January 17, 2012

Boris Nemtsov: “If Putin Becomes President, Russia Will Have No Hope for Democracy.”

The discussions at one of the sessions at this year’s Lennart Meri Conference focused on the situation in Russia, its changing role in global politics and the developments concerning the upcoming presidential elections in 2012. At this session, former Russian Deputy Prime Minister Boris Nemtsov underlined the fact that Russia’s future depended on the bravery of President Medvedev. Nemtsov’s hopes – and certainly not only his – were pinned on the president’s grand press conference on May 18, which was expected to bring nothing more and nothing less than the dismissal of Prime Minister Putin from his office.

The discussions at one of the sessions at this year’s Lennart Meri Conference focused on the situation in Russia, its changing role in global politics and the developments concerning the upcoming presidential elections in 2012. At this session, former Russian Deputy Prime Minister Boris Nemtsov underlined the fact that Russia’s future depended on the bravery of President Medvedev. Nemtsov’s hopes – and certainly not only his – were pinned on the president’s grand press conference on May 18, which was expected to bring nothing more and nothing less than the dismissal of Prime Minister Putin from his office.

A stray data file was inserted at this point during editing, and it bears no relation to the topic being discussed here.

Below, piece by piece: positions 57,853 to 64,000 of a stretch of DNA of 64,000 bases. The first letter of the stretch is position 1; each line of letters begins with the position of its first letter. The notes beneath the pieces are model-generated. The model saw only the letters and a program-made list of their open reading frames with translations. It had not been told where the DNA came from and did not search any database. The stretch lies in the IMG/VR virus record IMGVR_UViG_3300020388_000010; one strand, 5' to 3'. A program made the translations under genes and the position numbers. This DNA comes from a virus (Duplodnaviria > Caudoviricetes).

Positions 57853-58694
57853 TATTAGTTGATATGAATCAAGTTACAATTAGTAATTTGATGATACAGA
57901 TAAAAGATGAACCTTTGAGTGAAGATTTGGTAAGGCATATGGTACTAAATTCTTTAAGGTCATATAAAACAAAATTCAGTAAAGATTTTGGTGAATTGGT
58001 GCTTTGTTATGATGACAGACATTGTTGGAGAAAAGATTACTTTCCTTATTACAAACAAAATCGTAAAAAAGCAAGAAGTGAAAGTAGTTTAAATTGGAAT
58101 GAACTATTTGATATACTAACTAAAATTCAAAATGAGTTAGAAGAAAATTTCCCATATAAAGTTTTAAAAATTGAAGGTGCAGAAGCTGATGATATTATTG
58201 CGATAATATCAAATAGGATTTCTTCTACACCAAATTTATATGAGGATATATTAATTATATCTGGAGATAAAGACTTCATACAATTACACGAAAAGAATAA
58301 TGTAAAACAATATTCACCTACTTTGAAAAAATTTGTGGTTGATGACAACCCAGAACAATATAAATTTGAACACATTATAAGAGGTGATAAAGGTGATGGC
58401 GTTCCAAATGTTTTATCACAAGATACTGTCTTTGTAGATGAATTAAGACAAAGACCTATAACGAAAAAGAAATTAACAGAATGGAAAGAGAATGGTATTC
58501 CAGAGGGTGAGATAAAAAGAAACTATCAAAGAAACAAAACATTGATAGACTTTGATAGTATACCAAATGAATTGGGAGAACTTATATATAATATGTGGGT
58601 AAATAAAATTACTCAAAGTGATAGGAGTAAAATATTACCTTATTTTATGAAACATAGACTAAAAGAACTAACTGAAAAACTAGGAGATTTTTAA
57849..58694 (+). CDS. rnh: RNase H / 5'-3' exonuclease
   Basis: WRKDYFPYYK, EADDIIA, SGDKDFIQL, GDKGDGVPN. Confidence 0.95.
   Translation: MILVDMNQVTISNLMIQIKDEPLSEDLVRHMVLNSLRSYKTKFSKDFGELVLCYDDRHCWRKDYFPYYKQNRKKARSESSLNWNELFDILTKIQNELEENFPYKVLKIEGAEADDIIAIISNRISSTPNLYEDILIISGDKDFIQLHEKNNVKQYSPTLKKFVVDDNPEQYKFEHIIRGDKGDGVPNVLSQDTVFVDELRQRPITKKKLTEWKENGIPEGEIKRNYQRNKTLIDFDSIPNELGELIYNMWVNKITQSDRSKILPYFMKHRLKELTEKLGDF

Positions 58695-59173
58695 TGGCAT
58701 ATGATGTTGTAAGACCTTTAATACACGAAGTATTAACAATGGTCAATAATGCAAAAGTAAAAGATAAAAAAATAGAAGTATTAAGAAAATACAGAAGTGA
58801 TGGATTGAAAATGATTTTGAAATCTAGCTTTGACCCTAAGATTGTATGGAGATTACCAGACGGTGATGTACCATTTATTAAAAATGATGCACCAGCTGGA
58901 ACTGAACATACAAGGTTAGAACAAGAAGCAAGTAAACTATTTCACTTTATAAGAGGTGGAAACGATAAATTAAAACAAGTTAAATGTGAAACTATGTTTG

Boris Nemtsov: “If Putin Becomes President, Russia Will Have No Hope for Democracy.”

The discussions at one of the sessions at this year’s Lennart Meri Conference focused on the situation in Russia, its changing role in global politics and the developments concerning the upcoming presidential elections in 2012. At this session, former Russian Deputy Prime Minister Boris Nemtsov underlined the fact that Russia’s future depended on the bravery of President Medvedev. Nemtsov’s hopes – and certainly not only his – were pinned on the president’s grand press conference on May 18, which was expected to bring nothing more and nothing less than the dismissal of Prime Minister Putin from his office.
Unfortunately, the press conference was an obvious disappointment for the democratic forces because Dmitry Medvedev concentrated more on foreign than on domestic matters, smoothly avoided all embarrassing questions about human rights issues (for example, by just saying ‘No’ in response to a question on whether Mikhal Khodorkovsky would be a threat to society) and did not announce his candidacy for the upcoming elections.
Boris Nemtsov’s interview with Kristel Kossar, a journalist for Radio Kuku, was conducted in Tallinn on May 14.
Kristel Kossar: Do you think that Medvedev has expressed strong criticism of Vladimir Putin in his recent statements, especially the hints about too much power being concentrated into the hands of one man?
Boris Nemtsov: It is obvious that there’s a major conflict brewing between Putin and Medvedev. It is obvious that both of them want to become president in 2012. It is obvious that Putin has actively begun his pre-election campaign with the establishment of the All Russian National Front, which we’ve already nicknamed the ‘Front of Crooks and Thieves’, similar to the nickname of Putin’s party United Russia – the ‘Party of Crooks and Thieves’. It is obvious that Medvedev is quite shaken and worried about this. So, generally speaking, his words were very much to the point.